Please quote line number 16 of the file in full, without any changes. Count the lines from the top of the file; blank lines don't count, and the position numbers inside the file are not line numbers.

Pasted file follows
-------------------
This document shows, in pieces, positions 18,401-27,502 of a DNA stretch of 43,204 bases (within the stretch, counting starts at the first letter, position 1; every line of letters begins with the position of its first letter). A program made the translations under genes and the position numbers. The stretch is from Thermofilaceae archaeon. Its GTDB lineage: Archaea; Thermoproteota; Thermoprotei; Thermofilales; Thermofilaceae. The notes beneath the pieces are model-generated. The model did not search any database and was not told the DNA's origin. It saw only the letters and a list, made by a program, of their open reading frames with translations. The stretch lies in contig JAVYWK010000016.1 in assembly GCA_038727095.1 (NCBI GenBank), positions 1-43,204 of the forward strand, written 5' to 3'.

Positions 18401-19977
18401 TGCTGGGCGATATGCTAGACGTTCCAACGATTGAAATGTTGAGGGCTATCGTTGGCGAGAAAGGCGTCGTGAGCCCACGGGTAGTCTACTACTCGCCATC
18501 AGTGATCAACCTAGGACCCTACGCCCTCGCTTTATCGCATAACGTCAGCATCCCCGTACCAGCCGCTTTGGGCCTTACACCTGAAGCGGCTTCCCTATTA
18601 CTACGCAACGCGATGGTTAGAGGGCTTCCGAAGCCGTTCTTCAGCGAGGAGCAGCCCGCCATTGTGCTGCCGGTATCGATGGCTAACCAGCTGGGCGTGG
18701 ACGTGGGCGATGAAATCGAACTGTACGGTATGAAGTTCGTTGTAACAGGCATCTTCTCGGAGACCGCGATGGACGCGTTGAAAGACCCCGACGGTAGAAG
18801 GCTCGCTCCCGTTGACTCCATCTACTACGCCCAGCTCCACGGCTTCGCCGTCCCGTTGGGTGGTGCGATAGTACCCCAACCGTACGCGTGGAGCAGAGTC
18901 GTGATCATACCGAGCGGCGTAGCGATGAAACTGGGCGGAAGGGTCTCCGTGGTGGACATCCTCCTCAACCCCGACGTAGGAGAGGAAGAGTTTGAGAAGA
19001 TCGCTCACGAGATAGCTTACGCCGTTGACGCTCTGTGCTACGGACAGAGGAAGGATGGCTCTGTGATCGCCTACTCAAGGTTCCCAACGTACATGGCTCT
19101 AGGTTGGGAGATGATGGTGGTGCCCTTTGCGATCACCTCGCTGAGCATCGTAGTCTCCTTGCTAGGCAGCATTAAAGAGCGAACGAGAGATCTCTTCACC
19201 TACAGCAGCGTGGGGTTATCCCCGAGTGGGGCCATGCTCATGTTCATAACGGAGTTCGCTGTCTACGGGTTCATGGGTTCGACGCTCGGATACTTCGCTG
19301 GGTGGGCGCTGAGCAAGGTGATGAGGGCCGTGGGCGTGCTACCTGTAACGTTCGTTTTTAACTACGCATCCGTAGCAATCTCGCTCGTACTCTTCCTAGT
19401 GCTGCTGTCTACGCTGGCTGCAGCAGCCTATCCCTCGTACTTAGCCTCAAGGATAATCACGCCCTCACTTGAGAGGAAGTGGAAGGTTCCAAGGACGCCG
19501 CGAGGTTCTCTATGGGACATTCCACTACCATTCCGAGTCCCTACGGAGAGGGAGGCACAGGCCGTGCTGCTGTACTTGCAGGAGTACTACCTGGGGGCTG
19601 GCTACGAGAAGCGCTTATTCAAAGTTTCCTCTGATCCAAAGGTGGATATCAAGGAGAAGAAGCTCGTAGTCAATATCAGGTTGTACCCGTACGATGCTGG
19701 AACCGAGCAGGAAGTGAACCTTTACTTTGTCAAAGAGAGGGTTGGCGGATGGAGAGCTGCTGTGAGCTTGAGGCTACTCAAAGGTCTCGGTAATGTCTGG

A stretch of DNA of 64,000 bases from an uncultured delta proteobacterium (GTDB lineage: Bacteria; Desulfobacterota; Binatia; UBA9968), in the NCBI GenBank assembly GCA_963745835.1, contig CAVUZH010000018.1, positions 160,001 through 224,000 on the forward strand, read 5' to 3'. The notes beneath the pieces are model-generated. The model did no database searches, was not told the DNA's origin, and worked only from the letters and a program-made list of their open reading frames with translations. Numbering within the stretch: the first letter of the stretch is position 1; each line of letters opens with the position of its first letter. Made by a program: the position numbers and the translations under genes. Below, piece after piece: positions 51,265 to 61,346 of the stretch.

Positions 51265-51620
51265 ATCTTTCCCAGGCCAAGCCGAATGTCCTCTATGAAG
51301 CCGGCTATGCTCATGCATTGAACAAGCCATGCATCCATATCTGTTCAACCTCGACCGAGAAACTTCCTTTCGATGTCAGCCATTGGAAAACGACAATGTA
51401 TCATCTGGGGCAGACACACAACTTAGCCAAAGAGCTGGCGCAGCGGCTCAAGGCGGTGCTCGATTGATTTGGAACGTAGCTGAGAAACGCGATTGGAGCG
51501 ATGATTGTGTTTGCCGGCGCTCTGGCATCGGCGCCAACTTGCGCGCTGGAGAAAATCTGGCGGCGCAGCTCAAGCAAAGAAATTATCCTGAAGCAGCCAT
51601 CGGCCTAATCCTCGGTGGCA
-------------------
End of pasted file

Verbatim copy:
19701 AACCGAGCAGGAAGTGAACCTTTACTTTGTCAAAGAGAGGGTTGGCGGATGGAGAGCTGCTGTGAGCTTGAGGCTACTCAAAGGTCTCGGTAATGTCTGG